Toyeteam is a relatively new entry in the crowded Chinese earphone manufacturer space. After a bit of research I was able to find four different models from the company: The UFO, UFO Pro, Thor and TX 601, the former 3 having dynamic drivers while the TX 601 is a dual hybrid driver configuration. Today I’ll be taking a look at the Toyeteam UFO earphone so if you want to know whether these can whisk you away to another planet follow me.
The Toyeteam UFO retails for $35 at the time of writing and is available from Penon Audio: https://penonaudio.com/TOYETEAM-UFO
This product was provided for the purpose of an honest review. I’m not affiliated with the company and all observations and opinions here are my own.
- Sturdy metal housings
- Good quality cable
- Small form factor
- Limited eartips available
- Average bassy sound
Package and accessories
The Toyeteam UFO earphone comes in a very compact white box with a colour image of the earphone on the front. On the back of the box are the specifications and a frequency response graph. Inside the box is a clamshell carry case.
Everything else is of course found inside the carry case and includes the UFO earphones, x3 pairs of silicone eartips (S, M, L), a shirt clip and user manual. It’s a very basic package but I like the way they were able to keep it so small yet still provide the clamshell case which is always a welcome addition.
Build, comfort and isolation
There are four variants of the UFO earphone, with the only difference being the cables. There’s a red cable, one with a microphone and one without then the same again in a black version. My sample has the black cable with a microphone.
The all-metal housings have a polished silver finish and at a glance look nice for a budget IEM. They’re a slight variation of the common barrel shape with a raised disc section in the middle where the two halves of the shells are joined together. It’s this section that gives the earphones their UFO type appearance.
The rear half has several slits running lengthwise from just behind the “disc” which act as vents/bass ports. It then tapers down slightly where the cable connects. On the back of the housing is the company logo. The front half of the housing tapers down to the nozzle which has a nicely pronounced lip for securing the eartips.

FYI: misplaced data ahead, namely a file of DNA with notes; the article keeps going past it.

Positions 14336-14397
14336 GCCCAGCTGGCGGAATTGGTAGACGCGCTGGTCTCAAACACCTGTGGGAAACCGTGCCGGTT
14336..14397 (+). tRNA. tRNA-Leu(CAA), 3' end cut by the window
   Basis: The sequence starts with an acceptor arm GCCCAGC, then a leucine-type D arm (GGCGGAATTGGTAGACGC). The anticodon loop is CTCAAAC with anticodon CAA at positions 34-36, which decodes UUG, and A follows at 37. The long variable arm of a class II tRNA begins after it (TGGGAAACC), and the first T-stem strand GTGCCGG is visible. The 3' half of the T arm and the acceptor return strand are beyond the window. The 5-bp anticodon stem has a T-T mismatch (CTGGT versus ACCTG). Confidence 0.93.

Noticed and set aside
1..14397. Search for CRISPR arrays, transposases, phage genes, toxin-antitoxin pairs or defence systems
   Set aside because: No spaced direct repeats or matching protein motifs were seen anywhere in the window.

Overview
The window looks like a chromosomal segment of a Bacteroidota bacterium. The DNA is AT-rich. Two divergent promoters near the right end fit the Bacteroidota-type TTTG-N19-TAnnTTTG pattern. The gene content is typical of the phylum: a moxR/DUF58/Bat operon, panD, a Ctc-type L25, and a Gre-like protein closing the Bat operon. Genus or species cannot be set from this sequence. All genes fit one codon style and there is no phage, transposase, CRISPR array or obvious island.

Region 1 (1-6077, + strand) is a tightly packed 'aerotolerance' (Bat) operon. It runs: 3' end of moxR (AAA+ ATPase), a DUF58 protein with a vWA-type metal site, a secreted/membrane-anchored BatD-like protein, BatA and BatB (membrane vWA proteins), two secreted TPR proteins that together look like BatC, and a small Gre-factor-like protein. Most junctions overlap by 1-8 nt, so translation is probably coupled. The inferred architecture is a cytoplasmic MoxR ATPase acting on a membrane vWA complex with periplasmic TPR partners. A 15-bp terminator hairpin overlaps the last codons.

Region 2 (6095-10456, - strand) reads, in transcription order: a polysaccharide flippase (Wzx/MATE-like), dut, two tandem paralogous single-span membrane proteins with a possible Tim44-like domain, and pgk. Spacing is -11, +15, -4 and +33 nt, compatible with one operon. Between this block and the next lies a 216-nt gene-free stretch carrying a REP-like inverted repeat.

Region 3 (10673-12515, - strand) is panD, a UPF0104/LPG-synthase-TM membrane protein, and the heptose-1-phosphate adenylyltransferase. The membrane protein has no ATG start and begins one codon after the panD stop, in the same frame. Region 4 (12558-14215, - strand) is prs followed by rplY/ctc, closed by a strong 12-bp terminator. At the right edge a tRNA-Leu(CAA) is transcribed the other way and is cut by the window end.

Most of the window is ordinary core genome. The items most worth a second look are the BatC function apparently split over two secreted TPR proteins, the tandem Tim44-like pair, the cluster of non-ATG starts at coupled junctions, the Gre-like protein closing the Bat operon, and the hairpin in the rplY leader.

The nozzles have a protective metal mesh inside the end. These IEMs are really small. They don’t protrude out of the ears at all and so are great for laying down.
The cable is a simple rubber sheathed affair but it’s a lot better than many that you find in its price range. It’s fairly supple, smooth to the touch and doesn’t have any stickiness or kinks. On the left side is a plastic, single button control and microphone.
Although the control is made of plastic it doesn’t look or feel cheap and the button has a solid tactile click. There’s a small, hardened rubber Y-split and finally, the cable terminates in a straight 3.5 mm plug. Strain relief from top to bottom is excellent and I actually like it a lot. There is some microphonics but that’s very common for any earphone with small housings.
These are super comfortable because of their small size and I had no trouble wearing them for several hours. Noise isolation for me personally is a bit better than average for this type of IEM because of their size and shape they give me a great fit and seal.